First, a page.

What you need is some way of 'putting one of the ROMs to sleep' when you are using the alternate one. You can do this by only allowing the 'chip select' signal to go to one of the components. If you direct the signal to the Oric ROM you will be able to use your old software, whereas new programs will work when the signal is passed to the Atmos ROM.
You should connect all but the chip select pins of both ROMs to the socket. This is commonly done by soldering one copmonent to the back of the other ('piggy-backing'), folding the chip select pins out from the packages. It is probably wiser to build a small circuit board to hold both chips, unless you're very sure of your soldering. Keep interconnection lengths to a minimum, whatever you do - there are signals running around those chips at a rate of millions of pulses a second, and it is easy for them to get lost or cause interference.
The next step is to take the chip select signal from the socket and to the ROM pins, via a two-way (changeover) switch. You should not operate the switch while the computer is turned on; it may be worth enforcing this rule by using a three-position double-pole switch, with different ROMs enabled at opposite ends of the switch travel and the DC supply to the computer cut off in the middle position.
The location of the chip select pins on the package will depend upon the type of ROM you are using - you'll need to look them up in a catalogue or trace through the computer's circuit to find the chip select line.
This discussion pre-supposes that you aim to replace a single ROM with a single replacement, and they both work without modification in the same socket. It also assumes that the ROMs do not impose a significant load when not selected; this is generally the case, but should be checked if you are not sure. If you are replacing a set of chips with a different number of components you will need to work on a socket-by-socket basis.
Some ROMs are turned on when the chip select signal is high (logic 1) and others respond to a low level (logic 0) - if you are replacing one type with another some circuit changes are needed, or the new ROMs will only assert themselves when they are NOT wanted! This problem is most common when replacing EPROMs with ROMs.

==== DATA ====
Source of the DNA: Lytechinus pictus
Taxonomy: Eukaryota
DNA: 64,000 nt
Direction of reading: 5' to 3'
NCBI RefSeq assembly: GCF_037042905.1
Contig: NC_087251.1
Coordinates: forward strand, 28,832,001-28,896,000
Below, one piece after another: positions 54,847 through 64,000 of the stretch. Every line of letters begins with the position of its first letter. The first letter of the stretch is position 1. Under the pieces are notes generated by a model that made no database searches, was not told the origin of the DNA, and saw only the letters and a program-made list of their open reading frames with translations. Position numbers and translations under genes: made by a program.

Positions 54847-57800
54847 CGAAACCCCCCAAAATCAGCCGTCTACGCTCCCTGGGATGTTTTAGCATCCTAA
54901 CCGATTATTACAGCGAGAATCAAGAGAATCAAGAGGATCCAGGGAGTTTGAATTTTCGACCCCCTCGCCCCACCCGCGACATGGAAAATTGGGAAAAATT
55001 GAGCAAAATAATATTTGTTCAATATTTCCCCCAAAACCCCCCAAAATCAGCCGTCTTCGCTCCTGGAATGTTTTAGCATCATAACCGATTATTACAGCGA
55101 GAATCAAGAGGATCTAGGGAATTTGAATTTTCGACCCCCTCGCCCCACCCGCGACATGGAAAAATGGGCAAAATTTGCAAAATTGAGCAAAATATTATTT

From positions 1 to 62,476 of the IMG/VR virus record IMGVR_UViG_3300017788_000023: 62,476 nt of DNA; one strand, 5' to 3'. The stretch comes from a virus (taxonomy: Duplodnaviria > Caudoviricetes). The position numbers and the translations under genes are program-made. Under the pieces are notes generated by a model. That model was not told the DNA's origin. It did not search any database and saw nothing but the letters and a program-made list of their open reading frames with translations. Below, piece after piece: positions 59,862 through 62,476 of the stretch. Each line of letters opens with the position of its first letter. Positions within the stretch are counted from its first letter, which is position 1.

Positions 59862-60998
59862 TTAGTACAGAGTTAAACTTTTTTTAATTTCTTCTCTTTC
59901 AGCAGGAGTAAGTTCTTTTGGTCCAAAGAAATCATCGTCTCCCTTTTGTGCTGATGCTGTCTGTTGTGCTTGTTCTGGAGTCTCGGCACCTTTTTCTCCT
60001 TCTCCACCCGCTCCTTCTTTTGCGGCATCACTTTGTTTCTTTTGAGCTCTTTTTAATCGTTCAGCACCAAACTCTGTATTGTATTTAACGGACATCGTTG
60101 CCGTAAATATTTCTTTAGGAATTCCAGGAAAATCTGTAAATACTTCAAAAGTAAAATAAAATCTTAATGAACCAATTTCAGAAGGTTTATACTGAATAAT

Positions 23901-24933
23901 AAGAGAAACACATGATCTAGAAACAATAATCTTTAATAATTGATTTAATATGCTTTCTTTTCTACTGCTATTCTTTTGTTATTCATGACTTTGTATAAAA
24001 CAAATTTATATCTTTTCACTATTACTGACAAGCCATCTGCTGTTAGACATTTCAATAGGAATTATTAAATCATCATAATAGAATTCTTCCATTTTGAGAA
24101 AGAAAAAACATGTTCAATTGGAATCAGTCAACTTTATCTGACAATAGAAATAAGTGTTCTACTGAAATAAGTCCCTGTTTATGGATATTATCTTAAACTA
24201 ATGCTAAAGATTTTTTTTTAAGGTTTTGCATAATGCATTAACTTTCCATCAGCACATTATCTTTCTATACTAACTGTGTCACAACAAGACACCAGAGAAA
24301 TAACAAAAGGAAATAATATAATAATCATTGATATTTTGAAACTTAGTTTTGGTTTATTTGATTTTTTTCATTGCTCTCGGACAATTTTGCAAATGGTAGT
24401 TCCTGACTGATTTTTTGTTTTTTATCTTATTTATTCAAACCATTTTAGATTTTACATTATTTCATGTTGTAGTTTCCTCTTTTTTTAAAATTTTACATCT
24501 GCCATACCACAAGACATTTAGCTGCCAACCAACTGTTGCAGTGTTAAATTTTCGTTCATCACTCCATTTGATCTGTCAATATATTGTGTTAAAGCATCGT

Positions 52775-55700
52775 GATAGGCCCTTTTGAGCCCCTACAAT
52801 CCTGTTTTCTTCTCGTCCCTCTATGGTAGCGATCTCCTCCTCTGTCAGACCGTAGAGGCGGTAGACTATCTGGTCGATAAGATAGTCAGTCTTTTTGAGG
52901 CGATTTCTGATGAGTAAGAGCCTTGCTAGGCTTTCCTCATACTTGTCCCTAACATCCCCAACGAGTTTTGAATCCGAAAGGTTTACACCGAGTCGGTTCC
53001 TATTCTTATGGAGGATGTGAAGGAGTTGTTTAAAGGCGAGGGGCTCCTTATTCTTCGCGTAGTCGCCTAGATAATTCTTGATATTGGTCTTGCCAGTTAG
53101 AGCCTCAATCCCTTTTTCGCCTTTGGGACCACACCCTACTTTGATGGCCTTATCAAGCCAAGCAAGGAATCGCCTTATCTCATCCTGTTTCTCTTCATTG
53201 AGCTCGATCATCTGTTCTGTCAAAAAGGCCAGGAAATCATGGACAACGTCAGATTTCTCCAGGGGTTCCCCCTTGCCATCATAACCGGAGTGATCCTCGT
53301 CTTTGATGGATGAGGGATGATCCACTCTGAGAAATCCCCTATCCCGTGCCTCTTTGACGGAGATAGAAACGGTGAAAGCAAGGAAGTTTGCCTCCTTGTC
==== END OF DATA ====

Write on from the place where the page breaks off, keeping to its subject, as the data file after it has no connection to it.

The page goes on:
REALLY RANDOM NUMBERS
I have an Amstrad CPC-464 and I wish to write certain simulation programs. In order to verify them I need to know the formula of the random number generator (congruence formula) of the machine; unfortunately it is not in the book. If you don't know it, can you suggest a method to crack it?
N.A Papadakin, Athens, Greece.
No one at Amstrad was able to give me the formula used by the generator, which is apparently buried deep in the ROM. Almost all micros use an integer formula of the form:
SEED := (CONST1 * SEED + CONST2) MOD CONST3
where SEED is used as the basis of each 'new' random number - each number being generated from the previous one - MOD is the remainder function (so 10 MOD 7 is 3) and CONST1, CONST2 and CONST3 are constant values, CONST1 and CONST2 are usually fairly small in relation to CONST3. Preferably all the constants are prime numbers.
You should be able to see that successive calls return a jumbled sequence of numbers ranging in value from one to CONST3, which repeats itself every CONST3 calls (I hope Mike Mudge doesn't write to me about this!).
Some computers, such as the Apple 2, jumble the sequence still further by using the code or timing of the last key-press in place of CONST2. Luckily the Amstrad doesn't do this, or analysis of the sequence could become extremely difficult.
Your problem should be solved if you put the command RANDOMIZE 22 (or any other constant number) at the start of your program. The RANDOMIZE function provides a new 'seed' for the random number generator, which means that you always get the same sequence of numbers after using RANDOMIZE with a specific value. This makes the output of the generator predictable, so that it can be analysed reliably.